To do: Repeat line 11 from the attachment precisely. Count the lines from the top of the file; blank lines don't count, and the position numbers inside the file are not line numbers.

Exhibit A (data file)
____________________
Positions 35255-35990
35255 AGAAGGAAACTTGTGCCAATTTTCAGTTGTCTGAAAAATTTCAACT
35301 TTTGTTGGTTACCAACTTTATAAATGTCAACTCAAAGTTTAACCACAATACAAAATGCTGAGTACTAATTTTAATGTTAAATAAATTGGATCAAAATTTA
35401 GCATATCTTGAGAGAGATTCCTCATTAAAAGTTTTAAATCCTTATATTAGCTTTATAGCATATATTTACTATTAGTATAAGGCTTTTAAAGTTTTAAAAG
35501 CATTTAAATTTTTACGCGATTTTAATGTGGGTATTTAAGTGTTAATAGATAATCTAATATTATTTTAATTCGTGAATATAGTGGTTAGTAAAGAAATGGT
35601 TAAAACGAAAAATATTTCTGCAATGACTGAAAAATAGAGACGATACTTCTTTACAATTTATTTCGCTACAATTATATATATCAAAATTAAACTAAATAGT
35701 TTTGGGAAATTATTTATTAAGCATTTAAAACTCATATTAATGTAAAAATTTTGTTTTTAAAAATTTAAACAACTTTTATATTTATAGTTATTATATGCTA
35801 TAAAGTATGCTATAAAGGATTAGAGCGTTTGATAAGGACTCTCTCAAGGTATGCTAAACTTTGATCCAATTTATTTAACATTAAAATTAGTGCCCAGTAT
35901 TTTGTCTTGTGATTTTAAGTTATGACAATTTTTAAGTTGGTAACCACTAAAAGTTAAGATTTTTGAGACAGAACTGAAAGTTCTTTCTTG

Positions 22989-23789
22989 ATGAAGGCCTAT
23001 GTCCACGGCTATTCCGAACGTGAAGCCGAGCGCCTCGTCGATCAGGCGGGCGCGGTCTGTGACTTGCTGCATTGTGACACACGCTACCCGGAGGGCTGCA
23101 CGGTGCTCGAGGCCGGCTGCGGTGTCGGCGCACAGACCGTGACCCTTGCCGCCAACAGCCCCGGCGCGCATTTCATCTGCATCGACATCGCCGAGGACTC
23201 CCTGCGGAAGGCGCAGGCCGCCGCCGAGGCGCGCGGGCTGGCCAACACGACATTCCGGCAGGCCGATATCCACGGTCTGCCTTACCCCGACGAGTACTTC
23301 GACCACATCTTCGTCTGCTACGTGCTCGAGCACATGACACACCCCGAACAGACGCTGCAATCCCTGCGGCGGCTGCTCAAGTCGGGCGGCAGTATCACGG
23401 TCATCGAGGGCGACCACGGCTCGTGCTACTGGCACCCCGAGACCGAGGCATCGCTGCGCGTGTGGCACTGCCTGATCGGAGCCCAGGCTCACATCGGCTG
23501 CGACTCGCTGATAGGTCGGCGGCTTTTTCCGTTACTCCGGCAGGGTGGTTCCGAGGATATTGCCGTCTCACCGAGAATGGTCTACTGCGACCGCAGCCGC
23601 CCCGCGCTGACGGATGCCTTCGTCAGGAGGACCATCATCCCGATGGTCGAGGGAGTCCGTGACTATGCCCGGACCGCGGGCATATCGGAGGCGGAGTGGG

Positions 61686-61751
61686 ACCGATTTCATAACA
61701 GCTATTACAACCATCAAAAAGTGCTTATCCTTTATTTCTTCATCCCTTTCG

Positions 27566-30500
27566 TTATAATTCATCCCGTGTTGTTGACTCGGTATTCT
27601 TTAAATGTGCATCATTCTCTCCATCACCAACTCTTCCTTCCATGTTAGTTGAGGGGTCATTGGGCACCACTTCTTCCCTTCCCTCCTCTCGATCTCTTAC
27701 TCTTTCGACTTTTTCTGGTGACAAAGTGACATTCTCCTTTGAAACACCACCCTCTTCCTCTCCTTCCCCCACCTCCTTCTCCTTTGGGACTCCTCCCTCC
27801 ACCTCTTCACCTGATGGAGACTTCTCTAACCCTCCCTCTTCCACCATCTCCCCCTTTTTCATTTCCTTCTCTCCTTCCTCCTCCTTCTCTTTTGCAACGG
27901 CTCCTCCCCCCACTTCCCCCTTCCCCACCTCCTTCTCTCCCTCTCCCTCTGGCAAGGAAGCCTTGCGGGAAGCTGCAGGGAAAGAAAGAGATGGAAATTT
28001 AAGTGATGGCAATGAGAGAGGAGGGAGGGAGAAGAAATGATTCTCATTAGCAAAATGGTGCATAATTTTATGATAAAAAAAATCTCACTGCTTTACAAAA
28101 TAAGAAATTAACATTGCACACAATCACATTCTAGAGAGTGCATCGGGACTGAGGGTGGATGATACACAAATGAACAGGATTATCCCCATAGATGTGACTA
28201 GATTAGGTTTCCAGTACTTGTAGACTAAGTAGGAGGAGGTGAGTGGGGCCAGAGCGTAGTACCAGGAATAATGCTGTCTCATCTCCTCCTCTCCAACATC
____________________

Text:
22989 ATGAAGGCCTAT